by James Doherty
I like the first push of the paddle, the tug as the land lets go. A lot of good things have started this way.
This 3 hours distance challenge is a last training kick for a circumnavigation of the IOW during big springs in two weeks time.
Snuggled up to Hurst spit for the tide push, the first grey light over the fort. Whirlpools arguing the boat from side to side in the Needles channel.
Detour to pass astern of the Yarmouth ferry and straight for Cowes, best tide nearer the Island.
The sun rises fast under a finger of dark cloud and the grey light is suddenly warm. Going well, 11 kph showing.
Cowes, and the tide drops away, feels like paddling through porridge, uncomfortable reality.
Wooton Creek, and an idea hatches. Quick check of the tide streams, weather, and a message to the shore. Change of plan. ‘I’m going all the way round.’
I picked the IOW for the first big effort because I know the ground, good memories. Have to be careful not to let nostalgia soften the awareness, the sea is dispassionate, I visit on her terms.
Hands off the wheel to check the gps, a swig of water, check the bearing, go.
There’s so much excitement and ambition stuffed into this kayak it’s a wonder there’s any room for the chocolate.
Good morning ladies and gentlemen this is your captain speaking. It will feel nice to start with and get progressively worse. There is no cabin service or toilets, get your own food and keep it down. There is a strong likelihood of engine failure but either way you’ll be trashed by the time we land.
The F1 has a funny view from the cockpit, fat and short. She goes well though, sweet and easy in the chop. I haven’t got used to feeling the water through the skin. I mean I know you can hit it with a hammer and all that, but the opaque depths feel awfully, close.
I haven’t trained enough and there’s a nag of doubt tickling the adrenaline. It’s quite a pleasant stimulant. The whole thing is bonkers anyway, so do it.
Bremridge has taken an age. Close in to avoid adverse, slog. Then the compass swings to SW and I’m singing manically, it’s one advantage of this lark, alone out here with space to shout.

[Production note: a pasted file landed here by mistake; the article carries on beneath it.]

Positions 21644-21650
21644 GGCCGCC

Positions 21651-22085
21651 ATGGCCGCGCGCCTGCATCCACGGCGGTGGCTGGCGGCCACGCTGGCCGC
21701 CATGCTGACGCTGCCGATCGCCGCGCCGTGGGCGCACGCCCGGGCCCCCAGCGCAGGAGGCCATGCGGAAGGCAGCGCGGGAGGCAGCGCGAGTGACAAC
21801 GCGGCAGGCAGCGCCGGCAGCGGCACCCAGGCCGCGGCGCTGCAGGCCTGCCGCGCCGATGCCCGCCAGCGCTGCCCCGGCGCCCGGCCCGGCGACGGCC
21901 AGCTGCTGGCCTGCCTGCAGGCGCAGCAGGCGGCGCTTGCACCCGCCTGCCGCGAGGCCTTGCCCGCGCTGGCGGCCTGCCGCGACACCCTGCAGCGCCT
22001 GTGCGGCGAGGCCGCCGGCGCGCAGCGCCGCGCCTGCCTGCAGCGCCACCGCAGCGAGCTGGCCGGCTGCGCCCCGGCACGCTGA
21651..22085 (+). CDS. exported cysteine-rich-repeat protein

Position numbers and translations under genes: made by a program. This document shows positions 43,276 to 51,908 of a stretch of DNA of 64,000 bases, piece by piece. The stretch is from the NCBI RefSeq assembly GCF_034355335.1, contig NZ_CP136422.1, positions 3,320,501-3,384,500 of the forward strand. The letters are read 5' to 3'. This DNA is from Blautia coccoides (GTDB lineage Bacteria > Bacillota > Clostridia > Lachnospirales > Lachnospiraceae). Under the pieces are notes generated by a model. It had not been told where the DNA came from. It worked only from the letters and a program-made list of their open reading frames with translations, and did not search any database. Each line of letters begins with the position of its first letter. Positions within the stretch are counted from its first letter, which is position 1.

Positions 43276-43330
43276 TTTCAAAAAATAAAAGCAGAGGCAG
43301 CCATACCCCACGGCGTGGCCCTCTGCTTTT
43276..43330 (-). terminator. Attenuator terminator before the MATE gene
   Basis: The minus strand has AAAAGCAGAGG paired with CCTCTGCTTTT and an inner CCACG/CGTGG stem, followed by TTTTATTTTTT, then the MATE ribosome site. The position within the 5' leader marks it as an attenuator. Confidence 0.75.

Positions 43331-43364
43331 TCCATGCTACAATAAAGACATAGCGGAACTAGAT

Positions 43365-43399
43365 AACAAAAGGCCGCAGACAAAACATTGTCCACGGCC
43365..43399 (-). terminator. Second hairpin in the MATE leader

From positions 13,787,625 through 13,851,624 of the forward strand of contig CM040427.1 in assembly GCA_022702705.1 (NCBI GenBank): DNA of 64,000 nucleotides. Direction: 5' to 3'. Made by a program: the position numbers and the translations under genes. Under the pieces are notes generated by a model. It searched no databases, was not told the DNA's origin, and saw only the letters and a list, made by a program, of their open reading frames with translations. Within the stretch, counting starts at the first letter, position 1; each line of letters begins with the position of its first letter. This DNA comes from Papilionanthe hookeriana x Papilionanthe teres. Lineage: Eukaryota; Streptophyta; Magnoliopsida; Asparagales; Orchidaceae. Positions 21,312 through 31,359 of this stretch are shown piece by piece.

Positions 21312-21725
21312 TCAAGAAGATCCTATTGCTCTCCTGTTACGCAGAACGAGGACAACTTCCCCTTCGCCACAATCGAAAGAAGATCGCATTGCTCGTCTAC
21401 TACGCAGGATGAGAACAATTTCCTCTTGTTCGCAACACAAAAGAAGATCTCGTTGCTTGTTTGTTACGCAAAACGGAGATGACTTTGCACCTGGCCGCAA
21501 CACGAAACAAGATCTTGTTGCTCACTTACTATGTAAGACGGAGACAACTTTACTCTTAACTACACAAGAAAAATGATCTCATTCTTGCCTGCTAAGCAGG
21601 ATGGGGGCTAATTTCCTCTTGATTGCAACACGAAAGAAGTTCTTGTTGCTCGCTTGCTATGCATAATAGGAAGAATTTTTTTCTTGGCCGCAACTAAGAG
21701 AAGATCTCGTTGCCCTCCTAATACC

Tide race ahead off Ventnor somewhere, I’m looking to pick up tide assistance but that goes with the threat of conditions. I’ve forgotten how much being alone heightens the intensity, the vulnerability. The butt clenching is going anaerobic. Relax.
The speed is delicious, and stays that way round St Catherines, I could kiss these races, the time is coming back into line.
Compass NW. The sun picks up the Western tip, the white cliffs shining, so close, the last burn. But those cliffs and bloody Freshwater bay never get closer. I regroup and jam more food in.
Sorting out nutrition was an annoying side issue. Storage on deck and all the fuss. And the price of specialist exercise foods! Don’t get me started. Common sense wrapped in gold plated packaging.
Clare and I lay in the bath one morning and designed Super Gloop. Bananas, oats, dates, peanut butter, honey and a pinch of salt. Blended to a paste and eaten out of a plastic tub with a spatula. Or fingers. One source, quick to eat, delicious, effective. If you’re ok with baby food.
The paddling is sublime, the wind backs to the South and the little F1 eats it. She weighs 13 kg and comes with a whole load of quirky stuff. Her resistance curves lose the plot at 5 mph, but 4.5 mph is fine for my engine. My son and I built one each at Shipshape Boatworks in Bristol. Brilliant week. Ant Mace is a skilled craftsman and teacher.